Pediatric oncologists from The Children's Hospital of Philadelphia (CHOP) have reported their latest results in devising new treatments for stubbornly deadly forms of the childhood cancer neuroblastoma.
Building on their previous experiences in treating some refractory subtypes of neuroblastoma with the anticancer drug crizotinib, the researchers have identified a powerful new drug with "unparalleled" strength against forms of the cancer that resist crizotinib.
"Our preclinical results provide a strong rationale for fast-tracking this drug into clinical trials in children with neuroblastoma," said study leader Yael P. Mossé, M.D., a pediatric oncologist at The Children's Hospital of Philadelphia. "We expect to begin a clinical trial early this year."
Mossé collaborated with Mark A. Lemmon, Ph.D., previously at the Perelman School of Medicine at the University of Pennsylvania, and currently at Yale University.
The study appeared Jan. 8 in the print edition of Cancer Discovery.
Usually appearing as a solid tumor in the chest or abdomen, neuroblastoma accounts for a disproportionate share of cancer deaths in children, despite many recent improvements in therapy. Neuroblastoma is particularly complex, with a bewildering variety of types and subtypes caused by separate and interacting gene mutations.
Mossé and colleagues have long studied how mutations in the anaplastic lymphoma kinase (ALK) gene cause types of neuroblastoma, stemming from their original 2008 discovery of the gene's role in most cases of rare, inherited neuroblastoma. Subsequent research has showed that abnormal ALK changes drive approximately 14 percent of high-risk forms of neuroblastoma.
Based on this knowledge, Mossé and other scientists in the multicenter Children's Oncology Group were able to repurpose crizotinib, an ALK inhibitor, in clinical trials of children with neuroblastoma. Crizotinib was already approved by the FDA to treat adults with a subtype of lung cancer caused by abnormalities in the ALK gene.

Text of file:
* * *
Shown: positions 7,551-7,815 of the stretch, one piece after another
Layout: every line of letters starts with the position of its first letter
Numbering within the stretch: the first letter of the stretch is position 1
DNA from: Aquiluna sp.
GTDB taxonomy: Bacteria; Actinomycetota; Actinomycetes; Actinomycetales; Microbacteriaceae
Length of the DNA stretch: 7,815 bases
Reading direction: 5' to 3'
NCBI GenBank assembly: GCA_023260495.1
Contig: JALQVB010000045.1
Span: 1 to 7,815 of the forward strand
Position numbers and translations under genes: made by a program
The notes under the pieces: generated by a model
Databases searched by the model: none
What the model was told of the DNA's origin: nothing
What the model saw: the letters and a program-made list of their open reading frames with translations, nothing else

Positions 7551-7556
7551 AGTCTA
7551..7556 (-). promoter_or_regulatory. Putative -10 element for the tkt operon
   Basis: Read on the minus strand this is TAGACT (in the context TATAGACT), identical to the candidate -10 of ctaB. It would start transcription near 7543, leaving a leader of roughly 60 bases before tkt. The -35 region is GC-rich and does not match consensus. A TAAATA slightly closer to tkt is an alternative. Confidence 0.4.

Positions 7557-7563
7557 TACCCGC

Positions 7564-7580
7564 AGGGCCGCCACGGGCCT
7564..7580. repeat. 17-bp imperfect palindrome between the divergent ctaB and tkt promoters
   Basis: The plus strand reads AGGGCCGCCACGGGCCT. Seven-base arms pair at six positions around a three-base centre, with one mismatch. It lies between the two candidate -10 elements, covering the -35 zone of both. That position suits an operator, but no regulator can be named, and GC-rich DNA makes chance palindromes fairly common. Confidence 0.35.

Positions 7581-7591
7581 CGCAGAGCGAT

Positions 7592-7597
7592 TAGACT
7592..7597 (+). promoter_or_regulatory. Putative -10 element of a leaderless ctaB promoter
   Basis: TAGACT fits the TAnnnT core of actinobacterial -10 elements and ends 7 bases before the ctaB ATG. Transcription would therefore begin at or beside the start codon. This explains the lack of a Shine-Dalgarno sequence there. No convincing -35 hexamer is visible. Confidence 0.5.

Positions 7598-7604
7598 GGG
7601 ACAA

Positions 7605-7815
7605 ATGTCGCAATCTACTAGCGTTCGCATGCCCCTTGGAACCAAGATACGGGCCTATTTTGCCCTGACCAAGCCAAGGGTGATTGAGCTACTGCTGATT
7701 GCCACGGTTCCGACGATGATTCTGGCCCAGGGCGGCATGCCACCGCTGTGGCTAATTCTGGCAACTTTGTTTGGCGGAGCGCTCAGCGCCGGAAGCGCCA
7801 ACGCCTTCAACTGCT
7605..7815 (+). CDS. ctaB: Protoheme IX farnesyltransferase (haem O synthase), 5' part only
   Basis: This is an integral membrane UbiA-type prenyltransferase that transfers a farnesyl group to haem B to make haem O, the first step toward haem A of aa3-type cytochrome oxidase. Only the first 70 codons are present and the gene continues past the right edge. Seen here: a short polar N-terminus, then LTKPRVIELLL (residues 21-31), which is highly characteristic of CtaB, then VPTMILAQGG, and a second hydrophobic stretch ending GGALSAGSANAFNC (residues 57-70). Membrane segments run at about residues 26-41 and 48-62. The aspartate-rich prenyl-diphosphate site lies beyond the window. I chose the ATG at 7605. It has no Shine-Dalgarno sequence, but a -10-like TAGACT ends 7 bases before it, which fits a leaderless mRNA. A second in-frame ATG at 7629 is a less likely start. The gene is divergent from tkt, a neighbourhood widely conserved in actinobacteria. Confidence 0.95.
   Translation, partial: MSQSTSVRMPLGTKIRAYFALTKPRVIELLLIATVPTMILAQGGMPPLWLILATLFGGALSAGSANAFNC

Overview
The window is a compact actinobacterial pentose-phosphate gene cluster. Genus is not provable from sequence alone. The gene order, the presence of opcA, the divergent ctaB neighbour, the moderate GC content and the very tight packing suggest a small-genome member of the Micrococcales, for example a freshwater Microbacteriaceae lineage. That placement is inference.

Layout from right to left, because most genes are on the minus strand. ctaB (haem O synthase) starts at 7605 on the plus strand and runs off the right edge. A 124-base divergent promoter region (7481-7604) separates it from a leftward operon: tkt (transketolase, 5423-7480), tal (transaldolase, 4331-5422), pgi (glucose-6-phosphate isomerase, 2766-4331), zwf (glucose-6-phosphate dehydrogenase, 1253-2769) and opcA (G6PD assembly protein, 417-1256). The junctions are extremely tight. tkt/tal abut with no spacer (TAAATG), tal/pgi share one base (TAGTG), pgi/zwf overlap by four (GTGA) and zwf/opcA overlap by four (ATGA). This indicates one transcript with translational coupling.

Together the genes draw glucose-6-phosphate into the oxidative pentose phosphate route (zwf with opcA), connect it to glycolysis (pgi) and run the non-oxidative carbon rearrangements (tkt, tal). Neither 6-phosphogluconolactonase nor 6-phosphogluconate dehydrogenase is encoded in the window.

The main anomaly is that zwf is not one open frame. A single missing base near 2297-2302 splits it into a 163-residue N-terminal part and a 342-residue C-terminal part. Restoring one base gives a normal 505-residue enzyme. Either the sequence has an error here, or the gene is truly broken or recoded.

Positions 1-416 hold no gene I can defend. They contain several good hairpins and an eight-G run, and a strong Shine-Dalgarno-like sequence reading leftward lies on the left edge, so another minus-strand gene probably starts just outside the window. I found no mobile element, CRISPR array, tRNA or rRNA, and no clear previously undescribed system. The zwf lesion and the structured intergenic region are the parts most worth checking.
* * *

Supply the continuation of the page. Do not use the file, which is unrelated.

In children with neuroblastoma, different mutations within the ALK gene respond differently to crizotinib. One particular mutation, labelled F1174L, resisted crizotinib, so Mossé's team sought a new-generation, more effective ALK inhibitor.
They tested numerous next-generation ALK inhibitors, and their data allowed them to pursue for further investigation an agent called PF-06463922, currently being tested in a phase 1/2 clinical trial of an ALK-driven subtype of lung cancer in adults. That agent binds more tightly than crizotinib to the signaling kinases that drive cancer.
In the current study, PF-06463922 was more powerful than crizotinib in both neuroblastoma tumor cell cultures and in animal models--mice with implanted neuroblastoma tumors derived directly from human patients. Mossé, Lemmon, and colleagues showed that PF-06463922 showed more profound inhibition of ALK than crizotinib, and at far lower concentrations. The tumors in the animals showed rapid, complete and sustained regression.
"The responses we saw in animals were unprecedented in models of ALK-driven neuroblastoma, and bolsters the case for clinical development of this agent for treating children with this subtype of neuroblastoma," said Mossé. "The drug had very broad potency against a range of ALK mutations, so this could become the ALK inhibitor that is prioritized for frontline therapy in patients with ALK-driven neuroblastoma."
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